Google Inc (NASDAQ:GOOG) has developed a reputation for getting what it wants when it comes to acquisitions. The company, on the one hand, streamlines itself by cutting loose certain units (like DailyDeal) and jettisoning some parts of other units (see the very-slimmed-down Motorola Mobility). This time around, however, this latest empire-building effort by Google is facing some resistance from those being acquired.
This target knows it’s popular and knows it has wide appeal, so it’s driving a hard bargain – perhaps trying to be bought for potential value rather than current value? Google Inc (NASDAQ:GOOG) has been reportedly working for the last several weeks to purchase WhatsApp – a popular cross-platform mobile messaging application – but is finding that the company honchos at WhatsApp are playing hardball with Google, driving up the price of the company. As negotiations have progressed, it is rumored that the price is currently creeping toward $1 billion.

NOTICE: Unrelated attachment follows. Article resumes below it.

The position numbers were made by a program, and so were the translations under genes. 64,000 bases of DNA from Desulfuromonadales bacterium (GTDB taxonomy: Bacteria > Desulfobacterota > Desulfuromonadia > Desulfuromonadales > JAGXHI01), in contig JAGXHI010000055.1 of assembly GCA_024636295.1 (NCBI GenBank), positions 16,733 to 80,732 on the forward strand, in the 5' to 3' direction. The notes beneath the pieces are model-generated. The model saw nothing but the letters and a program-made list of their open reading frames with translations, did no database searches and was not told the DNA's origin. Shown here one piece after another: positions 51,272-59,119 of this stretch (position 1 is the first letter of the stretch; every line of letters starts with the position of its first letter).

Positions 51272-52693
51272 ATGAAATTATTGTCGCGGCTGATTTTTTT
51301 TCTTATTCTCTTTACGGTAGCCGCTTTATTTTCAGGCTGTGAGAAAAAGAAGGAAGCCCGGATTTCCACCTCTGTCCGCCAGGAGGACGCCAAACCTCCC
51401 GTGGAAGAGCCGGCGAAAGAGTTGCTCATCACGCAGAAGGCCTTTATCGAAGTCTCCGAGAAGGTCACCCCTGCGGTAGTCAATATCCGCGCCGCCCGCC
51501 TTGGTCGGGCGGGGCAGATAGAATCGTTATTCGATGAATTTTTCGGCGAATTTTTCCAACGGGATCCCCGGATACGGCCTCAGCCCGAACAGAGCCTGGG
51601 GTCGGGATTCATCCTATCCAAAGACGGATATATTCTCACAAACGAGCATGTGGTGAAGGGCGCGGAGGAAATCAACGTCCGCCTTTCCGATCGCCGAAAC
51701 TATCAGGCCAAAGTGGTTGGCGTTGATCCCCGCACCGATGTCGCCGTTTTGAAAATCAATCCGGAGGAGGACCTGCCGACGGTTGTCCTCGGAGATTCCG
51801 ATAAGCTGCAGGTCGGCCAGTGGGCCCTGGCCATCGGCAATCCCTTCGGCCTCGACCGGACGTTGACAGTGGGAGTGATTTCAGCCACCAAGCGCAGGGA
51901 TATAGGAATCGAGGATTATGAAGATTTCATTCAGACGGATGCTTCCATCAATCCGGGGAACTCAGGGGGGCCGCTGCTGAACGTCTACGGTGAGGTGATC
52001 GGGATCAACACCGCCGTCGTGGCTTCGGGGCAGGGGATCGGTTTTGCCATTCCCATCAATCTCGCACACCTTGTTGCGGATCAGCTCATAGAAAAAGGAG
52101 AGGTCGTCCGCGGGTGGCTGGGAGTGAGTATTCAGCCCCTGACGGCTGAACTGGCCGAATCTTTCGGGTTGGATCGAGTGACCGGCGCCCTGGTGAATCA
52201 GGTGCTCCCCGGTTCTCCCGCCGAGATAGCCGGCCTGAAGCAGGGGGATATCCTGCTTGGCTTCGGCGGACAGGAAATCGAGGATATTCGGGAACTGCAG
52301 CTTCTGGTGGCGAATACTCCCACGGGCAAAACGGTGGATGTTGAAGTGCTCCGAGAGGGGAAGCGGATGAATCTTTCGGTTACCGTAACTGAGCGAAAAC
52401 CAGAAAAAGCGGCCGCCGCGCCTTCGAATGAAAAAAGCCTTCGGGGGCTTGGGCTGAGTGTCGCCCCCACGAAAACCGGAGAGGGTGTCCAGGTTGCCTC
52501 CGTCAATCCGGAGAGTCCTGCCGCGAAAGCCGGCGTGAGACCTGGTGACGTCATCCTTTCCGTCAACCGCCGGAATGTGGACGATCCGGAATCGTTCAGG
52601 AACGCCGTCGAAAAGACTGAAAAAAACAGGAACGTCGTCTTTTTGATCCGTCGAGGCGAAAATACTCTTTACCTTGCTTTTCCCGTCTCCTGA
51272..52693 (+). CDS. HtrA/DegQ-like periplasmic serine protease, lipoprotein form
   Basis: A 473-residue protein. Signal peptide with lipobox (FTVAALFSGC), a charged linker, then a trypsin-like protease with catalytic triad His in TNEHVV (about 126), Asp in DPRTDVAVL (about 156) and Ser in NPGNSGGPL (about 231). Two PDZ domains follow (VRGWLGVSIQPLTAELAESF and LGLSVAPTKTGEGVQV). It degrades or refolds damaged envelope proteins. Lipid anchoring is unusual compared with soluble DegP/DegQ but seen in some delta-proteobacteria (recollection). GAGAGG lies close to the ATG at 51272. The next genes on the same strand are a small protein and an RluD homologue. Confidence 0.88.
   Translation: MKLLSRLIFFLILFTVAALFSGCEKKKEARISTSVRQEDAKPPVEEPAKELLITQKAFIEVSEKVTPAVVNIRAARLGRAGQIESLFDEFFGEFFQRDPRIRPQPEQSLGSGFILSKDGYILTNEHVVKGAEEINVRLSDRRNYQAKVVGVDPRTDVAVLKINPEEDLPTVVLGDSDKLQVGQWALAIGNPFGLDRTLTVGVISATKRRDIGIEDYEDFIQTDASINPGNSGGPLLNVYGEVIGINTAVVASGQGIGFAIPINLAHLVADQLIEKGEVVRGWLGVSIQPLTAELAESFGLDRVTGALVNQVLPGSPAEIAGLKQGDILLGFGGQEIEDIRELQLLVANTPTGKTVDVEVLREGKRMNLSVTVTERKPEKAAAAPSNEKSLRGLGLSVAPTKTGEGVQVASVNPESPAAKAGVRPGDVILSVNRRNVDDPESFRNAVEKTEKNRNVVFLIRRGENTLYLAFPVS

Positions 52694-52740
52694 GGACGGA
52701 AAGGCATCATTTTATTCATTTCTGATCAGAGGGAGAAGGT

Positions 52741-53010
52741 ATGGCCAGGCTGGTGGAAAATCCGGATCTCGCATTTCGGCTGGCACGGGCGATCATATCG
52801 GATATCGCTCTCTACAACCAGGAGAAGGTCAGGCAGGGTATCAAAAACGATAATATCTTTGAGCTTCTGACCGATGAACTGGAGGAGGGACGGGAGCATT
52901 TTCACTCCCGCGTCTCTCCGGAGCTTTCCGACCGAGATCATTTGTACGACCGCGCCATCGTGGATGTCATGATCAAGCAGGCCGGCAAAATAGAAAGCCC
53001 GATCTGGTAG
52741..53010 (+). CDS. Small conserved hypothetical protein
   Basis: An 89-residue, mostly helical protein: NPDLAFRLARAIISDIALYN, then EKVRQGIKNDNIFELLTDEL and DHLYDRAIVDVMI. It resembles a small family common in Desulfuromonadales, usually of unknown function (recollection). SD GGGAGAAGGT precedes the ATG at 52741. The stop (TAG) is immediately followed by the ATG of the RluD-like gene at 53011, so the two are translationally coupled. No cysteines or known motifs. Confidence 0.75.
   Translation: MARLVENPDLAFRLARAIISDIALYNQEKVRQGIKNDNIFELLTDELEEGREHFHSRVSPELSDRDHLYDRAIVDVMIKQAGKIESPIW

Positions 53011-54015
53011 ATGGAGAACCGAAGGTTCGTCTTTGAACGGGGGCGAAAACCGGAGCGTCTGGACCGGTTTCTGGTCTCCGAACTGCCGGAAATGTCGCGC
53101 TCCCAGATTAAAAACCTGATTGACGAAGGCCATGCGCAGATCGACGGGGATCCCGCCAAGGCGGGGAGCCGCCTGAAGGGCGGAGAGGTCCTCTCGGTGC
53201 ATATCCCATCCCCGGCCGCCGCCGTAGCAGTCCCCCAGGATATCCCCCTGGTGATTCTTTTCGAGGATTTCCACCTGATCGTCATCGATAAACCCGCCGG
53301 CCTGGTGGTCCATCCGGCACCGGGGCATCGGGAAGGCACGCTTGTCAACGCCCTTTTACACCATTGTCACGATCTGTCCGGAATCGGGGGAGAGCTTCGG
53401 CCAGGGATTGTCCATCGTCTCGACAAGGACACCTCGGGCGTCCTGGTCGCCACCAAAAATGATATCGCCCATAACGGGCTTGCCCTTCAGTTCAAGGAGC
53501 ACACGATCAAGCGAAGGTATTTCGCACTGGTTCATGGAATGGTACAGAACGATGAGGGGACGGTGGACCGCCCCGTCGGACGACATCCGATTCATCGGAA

Is that such a big deal for a company like Google Inc (NASDAQ:GOOG)? Maybe, but it could be worth it, as Google has been very slow to develop its Google Babel platform with a messaging presence. And why not WhatsApp to accelerate that development? After all, the app is the No. 1 messaging app in more than 100 countries, according to market surveys, and about 750 mobile networks worldwide. And with other similar messaging platforms gaining traction – including LINE and MessageMe among the more recent U.S. market entries – Google’s issues with launching Babel on a full scale is likely leaving it behind if it tries to work on a native application.
What is the big deal about WhatsAp, you ight ask? WhatsApp is an instant messaging app that allows users to privately chat, share videos and pictures with any friend or family member on any mobile operating system – whether the user or friends are on Android, iOS, BlackBerry or Windows Phone and use Yahoo!, Skype, BlackBerry Messenger, Facebook Messenger, Google Inc (NASDAQ:GOOG)’s Google Talk or virtually any other chat platform. The app requires only a 99-cent annual subscription to be ad-free, and reportedly the company made about $100 million in revenue in the past year – though that number is unconfirmed.
How does WhatsApp work anyway?
Check out the following video to find out: